On 18/08/13 3:28 PM, Tony Duell wrote:
On 17/08/13 3:02 PM, Tony Duell wrote:
> The Transputer was actually a very simple and
elegant design -- and very
Yes. I used a couple for my Ph.D. work and I've yet to see a processor
that is easier to interface or program.
I still want to build a homebrew SBC based on one or two.
It is veyry easy.. The T4 and T8 (at least) have a configurable memoery
controller on-chip. For most applciations you just tie one of the pins on
the Trnasputer ot one of the address/data lines to set it up.
Thanks very much for the information and encouragement. Dave McGuire
says I should get hold of some C011 chips too.
Or C012s, which are a later version with a differnet host interface.
Either can be used... They are very useful, in that they let you link a
noraml microprocessor bus to the Trnasputer Link. Since you can boot a
transputer over the link, all you really need is a link adapter chip
(C011 or C012) o na suitable host system, an output pot on that machine
to toggle reset, etc, a 5Mhz clock (easiest way to get that is to get a
10MHz oscilaltor and divide by 2, of course) and a transputer. You can
start with the internal RAM of the transputer only, the thing can run a
It is _possible_ to manage without the C011 or C012. Inmos made/sold
transputer chips befroe they made/sold the link adapters. One of the
first trasnpter systems -- the ITEM (Inmos Transputer Evaluation Machine)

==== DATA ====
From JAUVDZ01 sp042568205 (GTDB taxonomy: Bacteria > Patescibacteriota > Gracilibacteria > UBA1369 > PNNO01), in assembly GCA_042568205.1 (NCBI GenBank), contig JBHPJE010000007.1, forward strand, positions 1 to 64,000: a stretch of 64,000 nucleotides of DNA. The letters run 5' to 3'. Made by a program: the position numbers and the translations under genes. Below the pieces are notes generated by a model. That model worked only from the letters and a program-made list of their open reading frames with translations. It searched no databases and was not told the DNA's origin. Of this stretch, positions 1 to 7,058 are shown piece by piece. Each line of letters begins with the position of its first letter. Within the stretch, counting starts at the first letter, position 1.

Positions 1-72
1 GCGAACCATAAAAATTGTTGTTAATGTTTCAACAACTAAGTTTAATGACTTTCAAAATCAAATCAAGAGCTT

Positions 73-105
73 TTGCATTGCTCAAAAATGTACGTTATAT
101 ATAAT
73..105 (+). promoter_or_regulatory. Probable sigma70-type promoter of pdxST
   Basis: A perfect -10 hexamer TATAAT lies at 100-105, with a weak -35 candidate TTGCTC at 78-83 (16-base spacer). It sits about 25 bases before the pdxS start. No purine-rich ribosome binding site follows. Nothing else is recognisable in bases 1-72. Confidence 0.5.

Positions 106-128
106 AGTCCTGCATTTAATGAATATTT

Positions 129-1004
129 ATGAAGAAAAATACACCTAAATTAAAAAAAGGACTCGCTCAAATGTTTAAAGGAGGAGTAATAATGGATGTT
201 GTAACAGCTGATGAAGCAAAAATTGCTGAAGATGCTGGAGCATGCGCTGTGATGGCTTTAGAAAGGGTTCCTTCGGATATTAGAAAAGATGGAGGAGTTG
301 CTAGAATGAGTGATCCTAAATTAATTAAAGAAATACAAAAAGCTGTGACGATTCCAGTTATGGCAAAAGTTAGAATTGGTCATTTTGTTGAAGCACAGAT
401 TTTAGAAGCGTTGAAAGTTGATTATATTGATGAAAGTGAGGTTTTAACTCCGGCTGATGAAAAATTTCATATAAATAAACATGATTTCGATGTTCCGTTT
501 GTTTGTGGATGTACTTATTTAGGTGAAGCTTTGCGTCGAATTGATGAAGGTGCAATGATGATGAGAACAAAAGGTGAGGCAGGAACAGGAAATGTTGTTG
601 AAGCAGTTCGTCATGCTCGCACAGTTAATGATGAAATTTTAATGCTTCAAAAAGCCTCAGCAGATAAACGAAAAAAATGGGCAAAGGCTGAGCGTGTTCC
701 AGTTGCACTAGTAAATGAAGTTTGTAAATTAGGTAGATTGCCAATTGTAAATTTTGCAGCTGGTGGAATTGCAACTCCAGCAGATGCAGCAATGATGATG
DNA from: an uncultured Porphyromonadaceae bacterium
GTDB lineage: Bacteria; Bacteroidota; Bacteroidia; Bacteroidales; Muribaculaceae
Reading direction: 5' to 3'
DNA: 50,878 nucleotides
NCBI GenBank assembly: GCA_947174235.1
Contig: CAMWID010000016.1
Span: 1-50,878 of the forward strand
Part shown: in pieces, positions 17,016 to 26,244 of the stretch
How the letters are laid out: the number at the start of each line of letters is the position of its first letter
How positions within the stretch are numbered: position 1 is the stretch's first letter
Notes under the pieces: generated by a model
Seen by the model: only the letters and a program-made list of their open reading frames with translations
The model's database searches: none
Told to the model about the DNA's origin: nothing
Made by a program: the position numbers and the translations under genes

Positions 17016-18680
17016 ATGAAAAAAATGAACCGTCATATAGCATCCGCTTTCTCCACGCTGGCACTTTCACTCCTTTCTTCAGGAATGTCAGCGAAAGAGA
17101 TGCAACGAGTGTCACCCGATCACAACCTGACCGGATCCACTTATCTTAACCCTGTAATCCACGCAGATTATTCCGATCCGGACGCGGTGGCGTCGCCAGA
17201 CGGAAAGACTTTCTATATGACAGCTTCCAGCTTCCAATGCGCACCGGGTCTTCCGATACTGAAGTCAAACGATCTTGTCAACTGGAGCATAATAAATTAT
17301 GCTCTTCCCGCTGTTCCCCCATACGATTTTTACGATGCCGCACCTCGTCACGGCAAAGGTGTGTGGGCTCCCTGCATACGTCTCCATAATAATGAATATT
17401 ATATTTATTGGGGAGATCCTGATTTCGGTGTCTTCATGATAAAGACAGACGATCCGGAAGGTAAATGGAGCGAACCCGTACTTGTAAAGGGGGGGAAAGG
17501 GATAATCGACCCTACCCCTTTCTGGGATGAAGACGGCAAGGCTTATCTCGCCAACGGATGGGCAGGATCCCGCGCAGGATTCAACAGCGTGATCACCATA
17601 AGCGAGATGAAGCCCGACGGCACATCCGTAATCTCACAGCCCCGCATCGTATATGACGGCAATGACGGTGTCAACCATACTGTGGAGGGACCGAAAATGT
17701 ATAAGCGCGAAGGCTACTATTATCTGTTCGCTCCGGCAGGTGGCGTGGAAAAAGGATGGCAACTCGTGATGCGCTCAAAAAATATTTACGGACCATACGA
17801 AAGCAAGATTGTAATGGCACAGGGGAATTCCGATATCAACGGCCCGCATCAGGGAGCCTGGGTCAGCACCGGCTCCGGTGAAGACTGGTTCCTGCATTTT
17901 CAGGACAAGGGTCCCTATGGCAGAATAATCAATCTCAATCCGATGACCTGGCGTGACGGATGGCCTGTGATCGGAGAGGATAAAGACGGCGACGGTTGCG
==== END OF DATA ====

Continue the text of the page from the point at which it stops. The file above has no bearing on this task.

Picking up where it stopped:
used trasnputers booting from external EPROMs. Said EPROMs included the
code to boot the machien viar an RS232 port (!).
Hang on, jsut pulled a processor board from my ITEM. It contains a T414,
a bit of TTL, 4 EPROMs (presuambly to get a 32 bit data word), a soignle
PAL (labeleed RESANAL 0 (Reset/Analyse, I guess), 2681 serial chaip, a
copuple of RS232 buffers, a DC-DC converter and 32 RAM chips. There are 2
DB25s on the front edge of the board, and a DIP swithc that lets you
select booting from ROM (RS232 port, I guess) or a link, disabling the
transputer itnernal RAM, setting link speeds, etc.
Also, very cleverly, binary compatible (if you stick
Yes, althogu hthere are ways to tell them apart if you have to. The
transputer is probably also the only microprocessor where you don't read
an instruciutonm all in oen go. You build it up in an intenral register
then exeute it. Common instructions are 1 byte long a sa result, others
take rather more.